How to Ask the Right Questions to Take a Promotion to the Next Level
A lot of being a good salesperson comes down to asking the right questions. It can open up opportunities with new clients you might not have been aware of, and, more importantly, it ensures you’re on the right track with existing clients.
Neal Verga, CEO of NPS, Brea, California, says that through curiosity and clear conversation with customers, you can go beyond an ordinary promotional campaign and create something extraordinary that end-users will cherish. That means your customers will think of you for future projects.
Print+Promo Marketing: When did you first start selling print and promotional products together, and why was it a smart move for your business?
Neal Verga: I would say print and promo not necessarily in one job or project — I started doing that about 16 years ago when I started my own company. I was doing very little of that before[hand]. I’ve had this business 35 years, and was doing mostly print. And, to me, any time you can combine as many products to your clients as possible just makes sense. So, [with] the ability to sell promo through SAGE or ASI, it made perfect sense to add that product mix to what we do for our clients, and provide that service to them. ... It’s worked very well. Our growth has been more on the promo apparel side than on the print side at this point.
PPM: Tell me about a promotional campaign you worked on that blended both print and promo products.
NV: We’ve had a few of them, but one of the ones that comes to mind was a product launch that we were doing for a client of ours. They were opening up a new gym, so we incorporated a printed box with a tumbler, a hoodie, a towel, some pens, pads, some print material, and we actually did the kitting. That sort of spurred on a lot of other projects like that as far as new hire kits. We’re doing printed cartons, we get to do the fulfillment, sourcing the promo, all incorporated into and mailing out the kits for them. That’s certainly been an exciting part for us because it’s a partnership you’re having with your clients where you’re helping them either launch a brand, or [doing] employee engagement and client engagement. You really become a teammate, which I think is important for the growth of your company and our industry. You take the step where you’re not just a call center selling stuff; you’re working with them to help them grow their business.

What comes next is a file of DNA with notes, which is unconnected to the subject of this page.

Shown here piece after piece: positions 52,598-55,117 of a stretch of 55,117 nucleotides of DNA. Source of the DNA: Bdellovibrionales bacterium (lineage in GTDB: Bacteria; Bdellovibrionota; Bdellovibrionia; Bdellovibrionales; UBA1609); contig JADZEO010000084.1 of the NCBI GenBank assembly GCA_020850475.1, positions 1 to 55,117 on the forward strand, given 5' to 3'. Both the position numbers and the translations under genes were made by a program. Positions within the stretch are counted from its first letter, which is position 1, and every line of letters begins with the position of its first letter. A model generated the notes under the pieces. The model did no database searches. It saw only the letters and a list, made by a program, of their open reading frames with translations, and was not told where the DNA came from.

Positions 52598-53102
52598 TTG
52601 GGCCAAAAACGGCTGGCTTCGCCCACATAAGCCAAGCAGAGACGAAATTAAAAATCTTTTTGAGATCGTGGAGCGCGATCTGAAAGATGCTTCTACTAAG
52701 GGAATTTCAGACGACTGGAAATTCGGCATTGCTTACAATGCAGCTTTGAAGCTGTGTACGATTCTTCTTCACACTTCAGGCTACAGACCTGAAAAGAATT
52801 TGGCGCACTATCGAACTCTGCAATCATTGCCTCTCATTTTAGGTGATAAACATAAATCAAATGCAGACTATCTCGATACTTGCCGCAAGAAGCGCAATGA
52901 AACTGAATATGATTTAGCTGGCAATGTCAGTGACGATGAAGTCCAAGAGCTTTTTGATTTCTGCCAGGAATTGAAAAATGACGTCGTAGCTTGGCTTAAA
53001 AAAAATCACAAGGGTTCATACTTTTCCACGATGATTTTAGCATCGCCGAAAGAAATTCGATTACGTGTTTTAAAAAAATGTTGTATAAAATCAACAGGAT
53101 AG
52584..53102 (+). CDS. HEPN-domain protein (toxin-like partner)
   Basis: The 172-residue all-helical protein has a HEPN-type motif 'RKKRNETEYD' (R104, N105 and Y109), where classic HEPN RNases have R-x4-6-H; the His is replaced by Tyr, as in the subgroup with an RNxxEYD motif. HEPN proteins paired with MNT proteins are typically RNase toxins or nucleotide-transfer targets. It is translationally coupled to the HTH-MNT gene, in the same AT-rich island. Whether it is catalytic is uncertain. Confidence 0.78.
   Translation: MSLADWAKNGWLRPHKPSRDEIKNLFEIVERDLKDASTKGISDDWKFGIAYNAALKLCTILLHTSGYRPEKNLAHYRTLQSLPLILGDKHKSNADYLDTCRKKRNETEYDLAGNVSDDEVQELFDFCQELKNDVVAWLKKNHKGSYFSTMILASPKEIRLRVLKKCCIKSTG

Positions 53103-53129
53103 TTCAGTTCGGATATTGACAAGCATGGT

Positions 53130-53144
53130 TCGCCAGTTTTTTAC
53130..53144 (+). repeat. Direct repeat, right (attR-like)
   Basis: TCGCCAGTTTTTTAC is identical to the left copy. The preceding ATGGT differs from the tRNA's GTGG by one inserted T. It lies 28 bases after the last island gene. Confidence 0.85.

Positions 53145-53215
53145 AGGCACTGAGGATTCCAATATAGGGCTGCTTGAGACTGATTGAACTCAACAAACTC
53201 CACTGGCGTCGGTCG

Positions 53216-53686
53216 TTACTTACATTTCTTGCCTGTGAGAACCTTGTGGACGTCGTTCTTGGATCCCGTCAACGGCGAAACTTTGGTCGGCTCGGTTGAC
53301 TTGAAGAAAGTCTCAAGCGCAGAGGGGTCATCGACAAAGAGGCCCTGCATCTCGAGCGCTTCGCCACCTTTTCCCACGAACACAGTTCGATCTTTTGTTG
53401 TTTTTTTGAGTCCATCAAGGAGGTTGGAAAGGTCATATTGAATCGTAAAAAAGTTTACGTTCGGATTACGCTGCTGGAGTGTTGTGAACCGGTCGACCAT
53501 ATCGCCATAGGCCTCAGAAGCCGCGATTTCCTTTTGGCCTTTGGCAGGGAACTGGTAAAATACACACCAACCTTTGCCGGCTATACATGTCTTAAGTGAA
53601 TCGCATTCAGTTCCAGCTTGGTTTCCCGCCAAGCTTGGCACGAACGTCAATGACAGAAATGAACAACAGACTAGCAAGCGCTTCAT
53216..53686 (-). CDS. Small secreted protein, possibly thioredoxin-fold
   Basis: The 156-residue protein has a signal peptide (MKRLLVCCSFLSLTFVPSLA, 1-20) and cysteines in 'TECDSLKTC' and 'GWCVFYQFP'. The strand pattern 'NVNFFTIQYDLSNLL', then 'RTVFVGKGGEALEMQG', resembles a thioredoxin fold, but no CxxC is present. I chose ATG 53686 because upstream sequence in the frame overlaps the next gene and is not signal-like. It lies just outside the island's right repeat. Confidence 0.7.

PPM: How do you choose the selection of products for a project like that?
NV: It’s a lot of fact-finding. You want to know who it’s going to, who’s the end-user, who’s the procurement guy of it, and what can we do to make sure that that’s something they’re going to be excited about when they get it. Certainly printing cartons is a nice thing to do for that because you get that carton or mailer box and you’re excited. ‘Oh, cool, this came from one of my clients’ or ‘This came from my company.’ It’s a lot of fact-finding and asking questions about who it’s going to, and then we start sourcing and put together presentations. At that point, they pick and choose what they like, and we make sure we get the right carton size because that’s important if you’re going to kit it. You do your due diligence that everything you’re putting in that carton is going to fit and not redoing the carton part of it.
PPM: How did the combination of print and promotional products you used here solve the customer’s needs?
NV: It’s really becoming part of their team. I believe it’s important for that partnership to really grow — you have to become a part of their team. ... You’re really thinking outside the box and coordinating two different divisions sometimes to get that product to them. [...] Any time you can provide a full-service solution, you’re just going to bring more value to the client. It’s definitely something [where] if you’re not doing that, you should be trying to do this type of work.
PPM: What other advice would you give distributors working on a similar project?
NV: You know, just again, ask a lot of questions of your client. Find out what they’re looking to do. Are they looking to do any client engagement or employee engagement? Are they launching any new product that they want to send a kit out about, whether it’s social media people or just some of their big clients to get them excited about it? Most of what we do is fact-finding. Ask a lot of questions and listen to what they’re saying, then put together a package that works for them. Once you start doing it, I think you get more comfortable with it. You know what questions to ask, and it gets easier and easier.